Metered taxi service appears to finally be a reality at least in Mekelle, Hawassa, Bahirdar as 5,000 taxi owners prepare to begin service. Restrictions on the metered cars are still in effect in Addis Ababa. The owners will trade in their old cars for new Toyota Avanza’s which can carry six passengers. The owners are incorporated into 88 taxi owners associations. They will have their own insurance company and gas stations.
O’clock General Trading PLC represents the 88 taxi owner associations. A spokesperson from the company said that a letter is being prepared from the Ministry of Transportation to allow the Toyota Avanza’s to be imported duty free. The taxis are equipped with a meter, GPS and radio communication device. They are worth close to 470,000 birr. Customers can hail these taxies through a telephone hotline.
Taxi drivers will have their own personal identification badge that will be required to be displayed inside their vehicles. To ensure safety and good service passengers will be able to lodge complaints about unruly taxi drivers through a contact number posted inside the vehicle and at the back of the taxi.
Wendossen Legesse, coordinator of O’clock General Trading told Capital that the taxi owners have already begun saving money in their accounts to purchase the Toyota Avanza cars and they if the government allows them to be imported duty free then they expect them to be delivered soon.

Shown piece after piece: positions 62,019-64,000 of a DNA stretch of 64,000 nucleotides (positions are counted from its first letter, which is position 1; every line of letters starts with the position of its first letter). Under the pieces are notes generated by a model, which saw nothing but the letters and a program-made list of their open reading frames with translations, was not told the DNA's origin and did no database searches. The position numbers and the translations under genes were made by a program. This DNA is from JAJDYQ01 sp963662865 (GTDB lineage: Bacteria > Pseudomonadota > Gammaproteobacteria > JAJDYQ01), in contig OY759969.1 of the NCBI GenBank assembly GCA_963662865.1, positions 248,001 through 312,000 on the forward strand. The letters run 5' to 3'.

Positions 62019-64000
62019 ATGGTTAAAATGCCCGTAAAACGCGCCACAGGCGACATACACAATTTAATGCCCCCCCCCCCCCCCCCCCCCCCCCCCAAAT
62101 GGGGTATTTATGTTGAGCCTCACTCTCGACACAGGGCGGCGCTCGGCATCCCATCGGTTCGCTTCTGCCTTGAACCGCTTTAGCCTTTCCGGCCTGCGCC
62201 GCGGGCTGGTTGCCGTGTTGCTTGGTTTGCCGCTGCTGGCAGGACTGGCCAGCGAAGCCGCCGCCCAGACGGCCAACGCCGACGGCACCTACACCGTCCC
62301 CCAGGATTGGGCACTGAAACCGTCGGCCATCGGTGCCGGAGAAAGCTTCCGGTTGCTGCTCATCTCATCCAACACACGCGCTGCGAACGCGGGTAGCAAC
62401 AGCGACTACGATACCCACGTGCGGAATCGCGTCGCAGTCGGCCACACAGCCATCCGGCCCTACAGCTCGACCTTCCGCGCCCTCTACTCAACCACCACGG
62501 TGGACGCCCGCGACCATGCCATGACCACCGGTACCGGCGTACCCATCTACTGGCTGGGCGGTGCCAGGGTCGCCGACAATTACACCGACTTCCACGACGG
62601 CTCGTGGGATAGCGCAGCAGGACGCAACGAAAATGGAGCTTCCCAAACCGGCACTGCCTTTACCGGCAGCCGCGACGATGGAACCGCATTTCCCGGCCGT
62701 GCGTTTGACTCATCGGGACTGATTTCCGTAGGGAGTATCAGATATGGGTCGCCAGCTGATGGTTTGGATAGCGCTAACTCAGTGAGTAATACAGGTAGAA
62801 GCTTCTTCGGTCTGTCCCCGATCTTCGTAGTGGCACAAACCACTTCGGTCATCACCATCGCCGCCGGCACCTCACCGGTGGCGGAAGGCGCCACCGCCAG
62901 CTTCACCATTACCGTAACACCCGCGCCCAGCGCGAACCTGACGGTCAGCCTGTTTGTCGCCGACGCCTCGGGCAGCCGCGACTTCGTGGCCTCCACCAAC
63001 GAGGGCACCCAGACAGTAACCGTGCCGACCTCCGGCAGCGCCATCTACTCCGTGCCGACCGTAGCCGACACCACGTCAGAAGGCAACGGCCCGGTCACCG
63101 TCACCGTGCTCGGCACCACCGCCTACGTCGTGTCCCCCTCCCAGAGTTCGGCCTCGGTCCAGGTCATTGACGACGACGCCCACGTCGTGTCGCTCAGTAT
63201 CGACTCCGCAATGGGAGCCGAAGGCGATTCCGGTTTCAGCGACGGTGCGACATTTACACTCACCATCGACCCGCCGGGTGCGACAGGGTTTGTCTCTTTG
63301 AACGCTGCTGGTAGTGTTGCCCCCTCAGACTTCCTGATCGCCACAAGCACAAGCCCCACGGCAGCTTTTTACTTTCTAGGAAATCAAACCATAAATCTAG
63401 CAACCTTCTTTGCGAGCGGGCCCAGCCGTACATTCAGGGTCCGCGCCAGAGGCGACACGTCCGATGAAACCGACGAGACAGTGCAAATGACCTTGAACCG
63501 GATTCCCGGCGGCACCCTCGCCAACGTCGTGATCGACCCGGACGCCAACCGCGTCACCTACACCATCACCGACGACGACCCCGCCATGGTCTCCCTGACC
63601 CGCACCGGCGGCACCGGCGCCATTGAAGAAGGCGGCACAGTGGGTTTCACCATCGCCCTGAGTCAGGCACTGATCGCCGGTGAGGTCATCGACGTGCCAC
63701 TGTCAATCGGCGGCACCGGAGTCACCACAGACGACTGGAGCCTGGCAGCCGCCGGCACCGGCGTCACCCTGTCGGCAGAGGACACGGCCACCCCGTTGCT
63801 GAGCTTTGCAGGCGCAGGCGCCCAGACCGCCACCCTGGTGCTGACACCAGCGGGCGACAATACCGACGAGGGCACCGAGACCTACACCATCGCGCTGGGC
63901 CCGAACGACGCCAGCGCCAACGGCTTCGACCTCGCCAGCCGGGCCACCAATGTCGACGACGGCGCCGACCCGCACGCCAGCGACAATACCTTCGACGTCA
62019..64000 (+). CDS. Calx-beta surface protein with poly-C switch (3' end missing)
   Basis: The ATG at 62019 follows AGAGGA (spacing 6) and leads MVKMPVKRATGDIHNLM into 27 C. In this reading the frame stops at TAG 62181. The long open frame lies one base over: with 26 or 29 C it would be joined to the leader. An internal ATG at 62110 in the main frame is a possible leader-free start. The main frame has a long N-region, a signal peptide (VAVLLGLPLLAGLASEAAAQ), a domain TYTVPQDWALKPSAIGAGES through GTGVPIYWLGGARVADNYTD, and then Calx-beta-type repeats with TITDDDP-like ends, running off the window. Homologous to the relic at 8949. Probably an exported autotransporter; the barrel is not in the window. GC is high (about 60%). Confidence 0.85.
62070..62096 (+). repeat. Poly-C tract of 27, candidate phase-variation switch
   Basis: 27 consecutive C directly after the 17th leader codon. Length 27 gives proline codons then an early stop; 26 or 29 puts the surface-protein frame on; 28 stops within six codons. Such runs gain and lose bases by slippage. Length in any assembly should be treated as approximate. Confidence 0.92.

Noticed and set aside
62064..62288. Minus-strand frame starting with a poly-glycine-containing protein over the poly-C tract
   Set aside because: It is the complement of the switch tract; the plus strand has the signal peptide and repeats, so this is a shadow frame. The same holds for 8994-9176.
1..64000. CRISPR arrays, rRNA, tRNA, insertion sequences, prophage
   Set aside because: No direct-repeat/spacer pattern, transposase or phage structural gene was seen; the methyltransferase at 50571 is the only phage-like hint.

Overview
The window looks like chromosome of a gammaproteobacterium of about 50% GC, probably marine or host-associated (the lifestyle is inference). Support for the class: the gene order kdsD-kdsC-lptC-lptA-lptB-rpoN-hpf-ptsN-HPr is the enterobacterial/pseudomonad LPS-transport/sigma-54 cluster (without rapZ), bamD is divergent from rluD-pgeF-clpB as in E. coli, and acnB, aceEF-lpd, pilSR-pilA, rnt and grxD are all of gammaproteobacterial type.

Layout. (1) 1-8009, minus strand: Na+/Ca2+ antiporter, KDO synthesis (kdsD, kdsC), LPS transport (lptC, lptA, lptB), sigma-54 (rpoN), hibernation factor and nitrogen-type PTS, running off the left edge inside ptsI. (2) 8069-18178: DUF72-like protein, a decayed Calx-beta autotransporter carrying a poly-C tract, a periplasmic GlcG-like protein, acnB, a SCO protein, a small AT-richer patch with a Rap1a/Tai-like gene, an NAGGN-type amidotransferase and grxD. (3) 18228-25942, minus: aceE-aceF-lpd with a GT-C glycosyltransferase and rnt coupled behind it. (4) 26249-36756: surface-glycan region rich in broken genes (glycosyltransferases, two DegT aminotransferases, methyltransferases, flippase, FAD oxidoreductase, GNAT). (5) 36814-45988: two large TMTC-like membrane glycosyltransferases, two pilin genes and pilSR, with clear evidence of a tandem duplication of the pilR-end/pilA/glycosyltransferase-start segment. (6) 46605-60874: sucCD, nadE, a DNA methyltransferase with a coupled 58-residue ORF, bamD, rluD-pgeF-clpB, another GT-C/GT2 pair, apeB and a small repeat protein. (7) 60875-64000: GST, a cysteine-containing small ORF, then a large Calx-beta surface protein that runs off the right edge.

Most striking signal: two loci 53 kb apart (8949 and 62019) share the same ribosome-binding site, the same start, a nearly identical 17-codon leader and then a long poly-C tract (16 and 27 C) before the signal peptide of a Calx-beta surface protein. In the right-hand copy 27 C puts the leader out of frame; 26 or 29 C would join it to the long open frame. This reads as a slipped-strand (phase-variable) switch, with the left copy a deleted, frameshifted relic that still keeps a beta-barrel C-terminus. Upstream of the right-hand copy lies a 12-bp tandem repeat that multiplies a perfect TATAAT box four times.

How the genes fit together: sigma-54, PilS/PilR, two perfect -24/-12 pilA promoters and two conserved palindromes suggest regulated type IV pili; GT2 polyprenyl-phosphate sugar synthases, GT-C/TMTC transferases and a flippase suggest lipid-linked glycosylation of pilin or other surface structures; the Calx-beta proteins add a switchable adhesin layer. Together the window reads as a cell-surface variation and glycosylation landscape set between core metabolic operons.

“In less than two weeks we will ask the government to import cars duty free. If people are able to save at least 30 percent of the car they can start driving.”
According to Wendossen Legesse the taxi owners will pay the full price of the cars based on their agreement with banks.
Previously O’clock General Trading PLC imported 50 Toyota Avanza cars which are being used by Addis Meter Taxis.
The government has set the cost of metered taxis at 10 birr per kilometer and the initial fee for getting into the cab at 50 birr. The Ministry of Transportation wants to replace older taxi cars in the city with newer ones as cars contribute around 47 percent to carbon dioxide to the atmosphere in Ethiopia.